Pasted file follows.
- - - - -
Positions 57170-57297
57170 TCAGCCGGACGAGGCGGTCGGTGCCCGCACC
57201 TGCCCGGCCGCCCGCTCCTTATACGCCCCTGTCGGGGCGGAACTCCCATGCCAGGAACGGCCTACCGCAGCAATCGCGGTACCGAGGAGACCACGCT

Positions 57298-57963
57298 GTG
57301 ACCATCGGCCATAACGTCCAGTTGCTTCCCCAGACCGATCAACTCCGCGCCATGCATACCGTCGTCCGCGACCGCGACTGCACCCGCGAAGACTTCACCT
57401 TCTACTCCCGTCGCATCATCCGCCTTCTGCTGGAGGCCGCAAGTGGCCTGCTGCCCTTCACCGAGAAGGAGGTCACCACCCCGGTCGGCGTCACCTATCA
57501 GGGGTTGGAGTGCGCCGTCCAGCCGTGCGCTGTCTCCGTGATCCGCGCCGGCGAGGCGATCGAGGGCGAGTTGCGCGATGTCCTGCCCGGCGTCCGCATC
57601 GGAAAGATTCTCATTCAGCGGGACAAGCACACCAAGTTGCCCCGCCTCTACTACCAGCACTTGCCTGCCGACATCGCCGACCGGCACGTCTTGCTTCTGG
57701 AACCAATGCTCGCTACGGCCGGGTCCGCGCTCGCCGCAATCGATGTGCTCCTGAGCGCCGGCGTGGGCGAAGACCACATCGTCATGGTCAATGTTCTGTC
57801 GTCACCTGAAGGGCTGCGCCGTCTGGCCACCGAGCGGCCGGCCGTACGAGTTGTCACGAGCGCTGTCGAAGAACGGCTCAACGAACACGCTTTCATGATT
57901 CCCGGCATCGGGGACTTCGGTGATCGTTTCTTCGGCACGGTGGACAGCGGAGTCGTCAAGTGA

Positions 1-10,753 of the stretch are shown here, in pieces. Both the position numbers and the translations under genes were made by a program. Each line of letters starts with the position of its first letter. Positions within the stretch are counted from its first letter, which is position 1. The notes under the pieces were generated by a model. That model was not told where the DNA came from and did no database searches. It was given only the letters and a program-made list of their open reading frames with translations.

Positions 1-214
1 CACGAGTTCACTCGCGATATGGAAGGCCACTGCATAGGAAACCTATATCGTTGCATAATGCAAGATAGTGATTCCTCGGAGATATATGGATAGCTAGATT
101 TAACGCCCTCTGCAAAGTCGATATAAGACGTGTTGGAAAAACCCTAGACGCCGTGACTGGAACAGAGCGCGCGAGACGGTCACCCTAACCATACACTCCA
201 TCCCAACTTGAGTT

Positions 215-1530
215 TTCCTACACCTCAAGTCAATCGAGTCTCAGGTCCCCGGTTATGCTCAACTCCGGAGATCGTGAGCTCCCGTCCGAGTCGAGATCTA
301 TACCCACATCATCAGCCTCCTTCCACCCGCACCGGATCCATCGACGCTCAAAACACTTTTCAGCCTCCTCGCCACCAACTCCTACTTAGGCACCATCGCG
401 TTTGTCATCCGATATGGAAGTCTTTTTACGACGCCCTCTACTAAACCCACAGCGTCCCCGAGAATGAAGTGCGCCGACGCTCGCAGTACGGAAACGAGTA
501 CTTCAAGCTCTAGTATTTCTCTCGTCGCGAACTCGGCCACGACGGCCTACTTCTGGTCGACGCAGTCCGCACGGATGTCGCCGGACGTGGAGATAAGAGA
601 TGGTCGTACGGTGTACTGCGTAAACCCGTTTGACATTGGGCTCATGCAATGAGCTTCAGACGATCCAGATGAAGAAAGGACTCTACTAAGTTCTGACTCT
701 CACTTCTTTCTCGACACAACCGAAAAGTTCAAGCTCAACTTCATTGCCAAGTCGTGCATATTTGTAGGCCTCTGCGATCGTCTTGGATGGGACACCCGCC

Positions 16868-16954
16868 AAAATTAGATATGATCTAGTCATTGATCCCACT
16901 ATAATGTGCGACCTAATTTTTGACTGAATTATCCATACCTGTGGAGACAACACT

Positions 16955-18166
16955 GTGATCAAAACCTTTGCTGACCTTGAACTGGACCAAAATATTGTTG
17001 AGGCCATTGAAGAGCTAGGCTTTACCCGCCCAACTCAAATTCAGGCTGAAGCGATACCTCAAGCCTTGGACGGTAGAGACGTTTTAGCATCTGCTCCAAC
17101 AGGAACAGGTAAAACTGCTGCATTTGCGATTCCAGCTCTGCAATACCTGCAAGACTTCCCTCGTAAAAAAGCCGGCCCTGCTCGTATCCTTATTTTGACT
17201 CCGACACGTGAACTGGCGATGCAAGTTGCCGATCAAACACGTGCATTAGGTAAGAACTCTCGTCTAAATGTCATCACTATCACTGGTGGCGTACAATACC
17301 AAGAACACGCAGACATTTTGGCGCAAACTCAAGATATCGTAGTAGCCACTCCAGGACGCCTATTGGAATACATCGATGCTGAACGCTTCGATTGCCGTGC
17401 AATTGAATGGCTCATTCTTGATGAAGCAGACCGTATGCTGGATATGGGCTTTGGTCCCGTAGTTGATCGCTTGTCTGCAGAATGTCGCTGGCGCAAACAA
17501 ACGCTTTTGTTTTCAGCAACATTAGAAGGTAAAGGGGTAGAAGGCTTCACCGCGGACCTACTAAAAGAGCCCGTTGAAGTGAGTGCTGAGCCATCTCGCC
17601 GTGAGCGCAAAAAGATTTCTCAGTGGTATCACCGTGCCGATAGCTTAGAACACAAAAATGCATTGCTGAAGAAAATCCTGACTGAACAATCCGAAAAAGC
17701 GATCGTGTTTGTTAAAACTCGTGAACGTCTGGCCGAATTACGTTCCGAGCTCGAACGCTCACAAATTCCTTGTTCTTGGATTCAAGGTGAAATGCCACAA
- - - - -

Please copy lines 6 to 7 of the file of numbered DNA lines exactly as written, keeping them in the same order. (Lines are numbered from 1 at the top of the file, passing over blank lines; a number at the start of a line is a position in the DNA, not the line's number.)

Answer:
57301 ACCATCGGCCATAACGTCCAGTTGCTTCCCCAGACCGATCAACTCCGCGCCATGCATACCGTCGTCCGCGACCGCGACTGCACCCGCGAAGACTTCACCT
57401 TCTACTCCCGTCGCATCATCCGCCTTCTGCTGGAGGCCGCAAGTGGCCTGCTGCCCTTCACCGAGAAGGAGGTCACCACCCCGGTCGGCGTCACCTATCA